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A SXSW summary/journey from Simon van Wyk

March 19, 2012 at 10:45 by Mark Comments

Guest poster Simon van Wyk (founder of HotHouse).

I’ve always wanted to go to South by South West (SxSW) and finally got an opportunity to attend, courtesy of an application my agency, Hothouse, developed for Tablets.  As many industry people know, SxSW started life as a music festival but for many years has also included streams for the film and interactive industries. This year’s Interactive Festival attracted around 27,000 people. And since the festival is held in Austin, a town who’s motto is “let’s get weird”, there is plenty to talk about.


This is a big event, with over 100 different seminars, presentations, panel sessions and event for each of its five days. I started the week trying to see sessions of direct relevance to my agency’s work. But I quickly realised that this approach was not only impossible, it would also be a waste of an opportunity. After seeing the world’s biggest social media company present an example of social media ROI on the Austin food trucks – a project they actually had no involvement in – then listening to a panel from some of the world’s biggest agencies admit there was no real science to content marketing, I decided to attend sessions that would expand my world view in some way.

Here is my take on the learnings from the festival.

Just do something it might work out well

SxSW is primarily a Festival about doing things. It’s a start-up festival and so most of the people there are working on something. At the Al Gore/Sean Parker presentation on the concept “Occupy Democracy”. Gore asked for anyone in the audience who was working on technology to enable the democratic process to make contact. The two guys next to me suddenly cracked out the iPad and drafted a tweet. Yes, they were working on just such an application. There were many similar scenarios. It seemed everyone was working on a big idea, an industry converting application or some kind of disruptive technology. There is a revolution going on. The music industry has declined from a $45 billion business eight years ago to a business of $8 billion today – however we are consuming more music than ever. All that money has clearly gone somewhere. The increase in live tours is part of it, but it’s clearly worth working on how to harness some of that cash. There is a lot of money around for someone who gets it right. The clear message is focus on the opportunity and not the risk. The risks will always be there, particularly in a revolution.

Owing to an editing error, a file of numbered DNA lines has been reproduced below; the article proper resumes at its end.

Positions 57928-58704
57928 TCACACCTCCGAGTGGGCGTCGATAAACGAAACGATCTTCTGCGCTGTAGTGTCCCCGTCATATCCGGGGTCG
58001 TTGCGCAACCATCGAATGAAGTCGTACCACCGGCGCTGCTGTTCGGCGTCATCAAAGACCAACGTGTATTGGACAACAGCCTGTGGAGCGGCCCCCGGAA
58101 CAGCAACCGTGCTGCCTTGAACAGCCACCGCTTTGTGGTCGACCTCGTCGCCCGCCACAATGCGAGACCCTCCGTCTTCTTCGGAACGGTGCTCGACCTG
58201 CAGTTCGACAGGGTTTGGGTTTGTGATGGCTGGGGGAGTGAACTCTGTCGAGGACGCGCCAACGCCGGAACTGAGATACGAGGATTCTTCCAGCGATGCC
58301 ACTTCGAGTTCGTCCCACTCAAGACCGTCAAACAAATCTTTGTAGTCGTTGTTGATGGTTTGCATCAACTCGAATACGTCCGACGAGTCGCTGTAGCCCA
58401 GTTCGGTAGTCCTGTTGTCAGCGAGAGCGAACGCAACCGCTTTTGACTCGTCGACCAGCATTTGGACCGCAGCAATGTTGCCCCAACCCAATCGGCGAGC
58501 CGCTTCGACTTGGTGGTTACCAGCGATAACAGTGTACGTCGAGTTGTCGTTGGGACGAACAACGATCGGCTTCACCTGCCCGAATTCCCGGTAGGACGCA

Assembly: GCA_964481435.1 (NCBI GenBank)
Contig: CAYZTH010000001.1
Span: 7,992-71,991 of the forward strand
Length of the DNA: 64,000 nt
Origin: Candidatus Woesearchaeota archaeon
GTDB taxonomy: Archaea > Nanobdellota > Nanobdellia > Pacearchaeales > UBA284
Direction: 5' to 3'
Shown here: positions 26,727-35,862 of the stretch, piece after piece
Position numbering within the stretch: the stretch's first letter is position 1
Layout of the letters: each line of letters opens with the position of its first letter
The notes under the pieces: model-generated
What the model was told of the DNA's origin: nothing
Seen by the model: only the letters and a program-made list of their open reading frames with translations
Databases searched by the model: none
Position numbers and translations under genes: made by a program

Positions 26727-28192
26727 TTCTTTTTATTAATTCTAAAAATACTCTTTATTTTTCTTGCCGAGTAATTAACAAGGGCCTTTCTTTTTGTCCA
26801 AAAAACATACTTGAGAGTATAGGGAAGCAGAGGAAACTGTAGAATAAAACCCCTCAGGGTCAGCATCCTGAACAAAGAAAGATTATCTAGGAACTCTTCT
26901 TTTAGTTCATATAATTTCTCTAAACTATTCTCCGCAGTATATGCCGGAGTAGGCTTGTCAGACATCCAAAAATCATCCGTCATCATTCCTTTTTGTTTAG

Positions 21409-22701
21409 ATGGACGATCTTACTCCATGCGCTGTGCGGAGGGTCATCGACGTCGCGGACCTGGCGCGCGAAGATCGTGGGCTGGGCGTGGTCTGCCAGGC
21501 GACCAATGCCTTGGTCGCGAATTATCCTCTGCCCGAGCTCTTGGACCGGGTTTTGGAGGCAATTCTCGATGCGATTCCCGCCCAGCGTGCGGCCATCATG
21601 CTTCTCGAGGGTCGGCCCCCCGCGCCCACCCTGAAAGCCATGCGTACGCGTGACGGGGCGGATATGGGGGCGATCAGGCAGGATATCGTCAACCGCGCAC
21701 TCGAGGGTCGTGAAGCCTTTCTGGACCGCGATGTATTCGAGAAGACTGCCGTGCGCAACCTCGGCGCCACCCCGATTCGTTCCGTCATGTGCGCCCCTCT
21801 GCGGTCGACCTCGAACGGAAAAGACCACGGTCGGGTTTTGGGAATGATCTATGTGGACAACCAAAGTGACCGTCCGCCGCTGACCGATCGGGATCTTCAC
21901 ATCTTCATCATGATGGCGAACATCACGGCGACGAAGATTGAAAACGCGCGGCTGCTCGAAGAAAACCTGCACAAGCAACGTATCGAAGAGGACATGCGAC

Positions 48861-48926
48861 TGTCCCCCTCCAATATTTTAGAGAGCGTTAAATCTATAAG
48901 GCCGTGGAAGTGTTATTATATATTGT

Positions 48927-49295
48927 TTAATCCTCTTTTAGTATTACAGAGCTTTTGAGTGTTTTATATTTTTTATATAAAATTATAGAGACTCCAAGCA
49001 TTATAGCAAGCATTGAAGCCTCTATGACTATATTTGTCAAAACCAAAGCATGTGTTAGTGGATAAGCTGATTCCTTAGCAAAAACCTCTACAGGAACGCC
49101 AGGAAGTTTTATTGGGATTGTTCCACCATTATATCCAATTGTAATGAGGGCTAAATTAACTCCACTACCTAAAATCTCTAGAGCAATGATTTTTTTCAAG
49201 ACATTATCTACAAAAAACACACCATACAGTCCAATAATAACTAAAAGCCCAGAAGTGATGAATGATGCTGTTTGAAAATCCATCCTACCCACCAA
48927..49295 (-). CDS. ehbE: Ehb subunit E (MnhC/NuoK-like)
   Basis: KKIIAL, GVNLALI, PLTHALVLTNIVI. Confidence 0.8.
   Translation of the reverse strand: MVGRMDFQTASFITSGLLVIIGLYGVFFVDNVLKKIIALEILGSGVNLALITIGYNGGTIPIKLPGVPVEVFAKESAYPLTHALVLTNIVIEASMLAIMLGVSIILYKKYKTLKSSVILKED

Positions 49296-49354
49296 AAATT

Senior People have a future

I met the head of one of India’s biggest outsourcing companies. He said most businesses had solved the easy problems and the next round of problems and opportunities were largely uncharted. There were no books, case studies or simple solutions left for companies navigating the global competitive and macro economic trends and pressures, he pointed out. Agencies and other companies were going to have to re-invent their model based on making senior people available because these people would have the breadth of knowledge and experience to work together with companies to chart a new course. He concluded that the current model of using lots of juniors to do the client’s bidding is not going to work in this new world because they have the energy but not the experience. Also since breaking new ground will be much more a shared outcome, new risk and reward remuneration will be required.

Anythings possible